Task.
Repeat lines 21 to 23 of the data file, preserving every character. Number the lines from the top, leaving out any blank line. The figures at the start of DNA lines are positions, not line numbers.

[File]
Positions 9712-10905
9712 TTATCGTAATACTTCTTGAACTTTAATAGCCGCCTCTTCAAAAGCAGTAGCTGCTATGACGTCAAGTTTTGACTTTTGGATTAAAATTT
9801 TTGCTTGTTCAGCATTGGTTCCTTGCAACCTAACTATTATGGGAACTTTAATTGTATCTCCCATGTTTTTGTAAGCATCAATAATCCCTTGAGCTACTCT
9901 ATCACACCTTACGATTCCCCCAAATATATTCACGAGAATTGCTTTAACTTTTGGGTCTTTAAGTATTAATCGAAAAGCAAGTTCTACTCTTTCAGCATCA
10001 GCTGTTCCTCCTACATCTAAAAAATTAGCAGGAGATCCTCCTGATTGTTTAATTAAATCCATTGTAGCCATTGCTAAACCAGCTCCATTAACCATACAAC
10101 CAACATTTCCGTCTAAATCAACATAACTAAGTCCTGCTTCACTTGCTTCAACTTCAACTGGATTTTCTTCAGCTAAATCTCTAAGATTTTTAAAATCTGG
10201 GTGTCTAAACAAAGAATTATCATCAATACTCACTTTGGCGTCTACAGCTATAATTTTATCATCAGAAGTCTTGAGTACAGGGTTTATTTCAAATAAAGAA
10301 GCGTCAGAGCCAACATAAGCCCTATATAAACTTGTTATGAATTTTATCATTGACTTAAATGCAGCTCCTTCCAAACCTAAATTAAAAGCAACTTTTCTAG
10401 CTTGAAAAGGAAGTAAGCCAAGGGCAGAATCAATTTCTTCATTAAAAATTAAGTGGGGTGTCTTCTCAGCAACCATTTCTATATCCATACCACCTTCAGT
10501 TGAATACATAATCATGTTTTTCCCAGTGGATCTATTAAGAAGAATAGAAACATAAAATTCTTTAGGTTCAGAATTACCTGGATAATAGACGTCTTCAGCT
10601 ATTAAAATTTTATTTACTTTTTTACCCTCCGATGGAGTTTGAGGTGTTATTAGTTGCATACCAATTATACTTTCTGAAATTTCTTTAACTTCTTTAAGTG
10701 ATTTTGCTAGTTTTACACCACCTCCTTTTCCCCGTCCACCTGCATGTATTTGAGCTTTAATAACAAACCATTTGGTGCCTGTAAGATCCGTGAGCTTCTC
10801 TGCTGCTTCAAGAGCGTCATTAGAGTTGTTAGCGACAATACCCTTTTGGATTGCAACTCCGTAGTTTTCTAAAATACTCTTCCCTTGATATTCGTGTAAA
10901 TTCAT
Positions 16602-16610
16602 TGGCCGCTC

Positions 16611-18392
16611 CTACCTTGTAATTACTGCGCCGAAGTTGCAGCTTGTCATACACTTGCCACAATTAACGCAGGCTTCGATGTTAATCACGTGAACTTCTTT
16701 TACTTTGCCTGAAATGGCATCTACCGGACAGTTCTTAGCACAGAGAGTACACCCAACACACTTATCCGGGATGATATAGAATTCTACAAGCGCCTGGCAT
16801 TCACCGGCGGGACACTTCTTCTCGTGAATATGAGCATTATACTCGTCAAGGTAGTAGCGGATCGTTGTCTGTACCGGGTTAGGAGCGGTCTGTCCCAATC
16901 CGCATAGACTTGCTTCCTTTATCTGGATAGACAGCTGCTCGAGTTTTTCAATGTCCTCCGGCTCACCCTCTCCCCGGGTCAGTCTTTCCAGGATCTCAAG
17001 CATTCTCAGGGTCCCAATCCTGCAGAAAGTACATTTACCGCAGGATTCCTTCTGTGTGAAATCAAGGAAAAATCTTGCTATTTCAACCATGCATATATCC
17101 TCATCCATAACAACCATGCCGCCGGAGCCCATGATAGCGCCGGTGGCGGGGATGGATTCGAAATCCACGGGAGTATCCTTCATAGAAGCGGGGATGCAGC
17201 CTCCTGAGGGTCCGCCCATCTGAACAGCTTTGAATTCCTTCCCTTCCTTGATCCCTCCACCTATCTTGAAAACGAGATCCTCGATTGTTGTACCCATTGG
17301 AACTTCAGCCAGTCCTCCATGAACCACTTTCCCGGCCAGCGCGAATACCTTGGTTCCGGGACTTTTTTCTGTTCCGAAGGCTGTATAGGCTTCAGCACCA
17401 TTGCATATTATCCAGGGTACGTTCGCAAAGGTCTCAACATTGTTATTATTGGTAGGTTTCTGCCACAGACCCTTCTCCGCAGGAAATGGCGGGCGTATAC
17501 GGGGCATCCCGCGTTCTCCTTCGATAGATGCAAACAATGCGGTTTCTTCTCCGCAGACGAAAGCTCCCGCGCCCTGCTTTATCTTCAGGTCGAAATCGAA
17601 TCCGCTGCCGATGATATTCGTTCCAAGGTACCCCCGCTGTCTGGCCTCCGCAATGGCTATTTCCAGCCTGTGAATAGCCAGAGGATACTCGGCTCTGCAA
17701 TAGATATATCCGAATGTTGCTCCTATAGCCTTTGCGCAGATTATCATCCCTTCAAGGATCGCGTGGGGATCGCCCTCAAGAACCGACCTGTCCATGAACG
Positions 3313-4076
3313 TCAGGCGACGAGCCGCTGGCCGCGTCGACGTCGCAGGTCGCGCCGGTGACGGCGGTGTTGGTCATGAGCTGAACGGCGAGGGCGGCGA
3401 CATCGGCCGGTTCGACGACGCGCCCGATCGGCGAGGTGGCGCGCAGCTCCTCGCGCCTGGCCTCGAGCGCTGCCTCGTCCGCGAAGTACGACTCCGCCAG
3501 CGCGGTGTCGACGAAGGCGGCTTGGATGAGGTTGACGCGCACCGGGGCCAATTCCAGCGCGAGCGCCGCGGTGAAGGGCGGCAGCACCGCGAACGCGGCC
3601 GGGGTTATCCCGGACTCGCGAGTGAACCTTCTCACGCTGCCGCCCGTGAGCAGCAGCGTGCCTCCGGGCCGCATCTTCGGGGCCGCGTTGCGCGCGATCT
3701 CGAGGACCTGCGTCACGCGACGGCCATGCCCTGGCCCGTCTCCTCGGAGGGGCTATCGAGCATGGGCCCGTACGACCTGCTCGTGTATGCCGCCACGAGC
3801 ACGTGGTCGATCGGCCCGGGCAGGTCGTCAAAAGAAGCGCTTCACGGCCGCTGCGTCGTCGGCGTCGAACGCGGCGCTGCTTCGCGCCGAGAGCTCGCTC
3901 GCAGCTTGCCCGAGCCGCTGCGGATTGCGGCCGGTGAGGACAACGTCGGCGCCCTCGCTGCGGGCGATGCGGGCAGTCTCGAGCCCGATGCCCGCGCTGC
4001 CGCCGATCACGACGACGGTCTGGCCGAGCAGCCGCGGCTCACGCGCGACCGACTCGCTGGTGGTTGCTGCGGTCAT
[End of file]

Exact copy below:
16901 CGCATAGACTTGCTTCCTTTATCTGGATAGACAGCTGCTCGAGTTTTTCAATGTCCTCCGGCTCACCCTCTCCCCGGGTCAGTCTTTCCAGGATCTCAAG
17001 CATTCTCAGGGTCCCAATCCTGCAGAAAGTACATTTACCGCAGGATTCCTTCTGTGTGAAATCAAGGAAAAATCTTGCTATTTCAACCATGCATATATCC
17101 TCATCCATAACAACCATGCCGCCGGAGCCCATGATAGCGCCGGTGGCGGGGATGGATTCGAAATCCACGGGAGTATCCTTCATAGAAGCGGGGATGCAGC